The irony was not lost on Richard C. Hicks.
Yes, the director of the Office of Health Planning with Columbus Public Health conceded last week, he was about to discuss global warming on a day when the predicted high temperature wasn't expected to get much above the single digits.
"The two ideas are not contradictory," Hicks told a Clintonville Area Chamber of Commerce luncheon audience last week.
Harsher temperatures on both sides of the freezing mark -- along with more-severe storms of all kinds, including blizzards -- are possible consequences of what is also called climate change, he said.
The presentation by Hicks, titled "Climate Change in Central Ohio: Why We Should Act," is part of a series of talks being given to community groups and organizations to offer scientific information about the subject and to get attendees' thoughts on the matter and what steps they might be willing to take.
The talks are part of a collaborative effort between Columbus Public Health and the Ohio State University College of Food, Agricultural and Environmental Sciences.
The collaboration also will include surveys passed out at the presentations; random telephone interviews of 400 residents; and follow-up surveys three to six months in the future to determine if the views of those participating have changed.
Climate change is real, Hicks said; it is caused by people, it is already having an impact on central Ohio, and efforts are underway to halt or slow its progress.
The local impacts include more-extreme storms, flooding from stronger rains and increased summer heat waves, he said.
Those are the "takeaways" Hicks said he wanted his audience to have from the presentation.
Information gathered from future surveys will be used by OSU researchers and the city's environmental steward to plan efforts for addressing climate change and its potential consequences, he said.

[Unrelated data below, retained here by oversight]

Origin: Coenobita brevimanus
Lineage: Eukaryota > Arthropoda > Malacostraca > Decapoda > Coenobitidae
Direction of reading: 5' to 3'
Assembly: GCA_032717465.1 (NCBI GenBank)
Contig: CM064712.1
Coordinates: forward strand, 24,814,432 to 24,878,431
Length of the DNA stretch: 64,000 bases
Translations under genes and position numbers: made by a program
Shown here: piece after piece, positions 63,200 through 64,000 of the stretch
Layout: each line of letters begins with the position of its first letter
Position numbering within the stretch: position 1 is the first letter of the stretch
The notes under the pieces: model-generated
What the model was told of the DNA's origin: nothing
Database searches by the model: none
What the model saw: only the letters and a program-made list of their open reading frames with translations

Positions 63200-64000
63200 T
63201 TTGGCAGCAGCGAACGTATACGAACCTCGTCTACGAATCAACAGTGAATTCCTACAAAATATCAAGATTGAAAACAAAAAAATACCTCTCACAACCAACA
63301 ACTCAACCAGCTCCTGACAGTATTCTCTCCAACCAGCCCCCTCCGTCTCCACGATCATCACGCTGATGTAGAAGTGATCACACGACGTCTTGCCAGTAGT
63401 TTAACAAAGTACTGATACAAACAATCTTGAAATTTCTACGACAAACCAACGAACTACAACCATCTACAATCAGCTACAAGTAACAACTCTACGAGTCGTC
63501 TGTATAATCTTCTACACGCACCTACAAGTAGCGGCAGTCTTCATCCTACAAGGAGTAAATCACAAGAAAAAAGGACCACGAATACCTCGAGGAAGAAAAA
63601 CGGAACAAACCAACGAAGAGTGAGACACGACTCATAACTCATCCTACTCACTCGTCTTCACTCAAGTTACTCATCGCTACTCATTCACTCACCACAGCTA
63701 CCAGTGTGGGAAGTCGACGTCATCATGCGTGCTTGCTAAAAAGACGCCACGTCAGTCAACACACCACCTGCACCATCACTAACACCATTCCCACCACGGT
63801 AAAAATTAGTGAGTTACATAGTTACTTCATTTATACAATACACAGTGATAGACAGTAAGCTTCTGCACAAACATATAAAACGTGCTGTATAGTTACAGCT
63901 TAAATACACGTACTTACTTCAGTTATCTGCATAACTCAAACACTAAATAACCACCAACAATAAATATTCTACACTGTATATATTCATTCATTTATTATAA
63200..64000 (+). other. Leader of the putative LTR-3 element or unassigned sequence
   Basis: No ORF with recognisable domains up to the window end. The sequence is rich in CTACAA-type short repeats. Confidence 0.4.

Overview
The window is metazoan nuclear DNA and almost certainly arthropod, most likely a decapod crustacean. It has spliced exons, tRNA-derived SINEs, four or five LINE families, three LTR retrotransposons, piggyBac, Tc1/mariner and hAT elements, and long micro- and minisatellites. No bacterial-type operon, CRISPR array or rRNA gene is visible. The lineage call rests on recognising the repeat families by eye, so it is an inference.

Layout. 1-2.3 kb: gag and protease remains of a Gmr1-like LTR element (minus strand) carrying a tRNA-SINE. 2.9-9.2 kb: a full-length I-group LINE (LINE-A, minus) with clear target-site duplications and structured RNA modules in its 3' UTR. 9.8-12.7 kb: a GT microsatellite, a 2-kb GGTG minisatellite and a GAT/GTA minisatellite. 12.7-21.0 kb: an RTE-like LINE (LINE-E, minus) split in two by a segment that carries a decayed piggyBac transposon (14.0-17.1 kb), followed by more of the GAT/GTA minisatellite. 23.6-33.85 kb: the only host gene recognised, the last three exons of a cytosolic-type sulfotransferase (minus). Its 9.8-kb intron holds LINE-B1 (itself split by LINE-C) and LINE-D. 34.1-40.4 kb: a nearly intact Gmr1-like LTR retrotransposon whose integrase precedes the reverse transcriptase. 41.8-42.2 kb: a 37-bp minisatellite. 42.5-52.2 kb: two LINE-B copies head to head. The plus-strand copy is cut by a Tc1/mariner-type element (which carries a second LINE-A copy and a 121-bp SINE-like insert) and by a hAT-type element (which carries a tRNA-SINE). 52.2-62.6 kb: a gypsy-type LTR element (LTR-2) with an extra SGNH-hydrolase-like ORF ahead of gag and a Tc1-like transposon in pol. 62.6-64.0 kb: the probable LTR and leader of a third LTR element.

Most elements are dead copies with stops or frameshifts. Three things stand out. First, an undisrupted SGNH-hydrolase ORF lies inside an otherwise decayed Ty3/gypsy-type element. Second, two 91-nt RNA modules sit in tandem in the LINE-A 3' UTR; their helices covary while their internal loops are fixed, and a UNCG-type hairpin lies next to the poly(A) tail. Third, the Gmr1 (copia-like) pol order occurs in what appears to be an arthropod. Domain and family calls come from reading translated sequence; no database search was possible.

Hicks began by discussing the "greenhouse effect," which refers to the way gases trapped inside the earth's atmosphere catch and hold on to warmth from the sun. Without this, the planet could not sustain any form of life, he said.
"Too much of a good thing can be a bad thing," Hicks added.
Since 1850, the levels of greenhouse gases -- especially carbon dioxide, which had been fairly constant for the previous 400,000 years -- "shot up astronomically," Hicks said.
"The obvious question is, why is that a problem?" he continued. "It matters because there's a very strong correlation between levels of carbon dioxide and increases in temperature.
"Small changes in temperature can have a big impact."
In the last 250 years, according to Hicks, the average global temperature has gone up by 1.5 degrees.
"That's tremendously fast warming," he said. "That kind of abrupt increase will have an impact on us and our ecosystems."
The burning of fossil fuels such as coal and oil is the leading contributor to global warming, Hicks said. Reducing the amount of forested land also is a factor, because that lessens the planet's ability to absorb carbon dioxide.
City officials are trying to slow climate change by converting vehicles to alternative forms of energy, expanding the bike-path program, instituting curbside recycling and expanding the tree canopy, Hicks told chamber members.
Individuals can do their part, according to a brochure distributed at the end of the program by Hicks and Ellen Eilers, a graduate associate at Ohio State's School of Environmental and Natural Resources. These steps include installing insulation and fan ventilation, caulking and weather stripping, using fluorescent bulbs, installing energy-efficient appliances, keeping vehicles tuned up, carpooling when possible, and combining several errands into one trip.
The brochure offers a variety of websites for obtaining more information, including climate.nasa.gov; columbus.gov/ getgreen; and aepenergy.com/ promo/ geo.html.
Organizations interested in having the climate change presentation given to their groups may email Eilers at eilers.14@ osu.edu.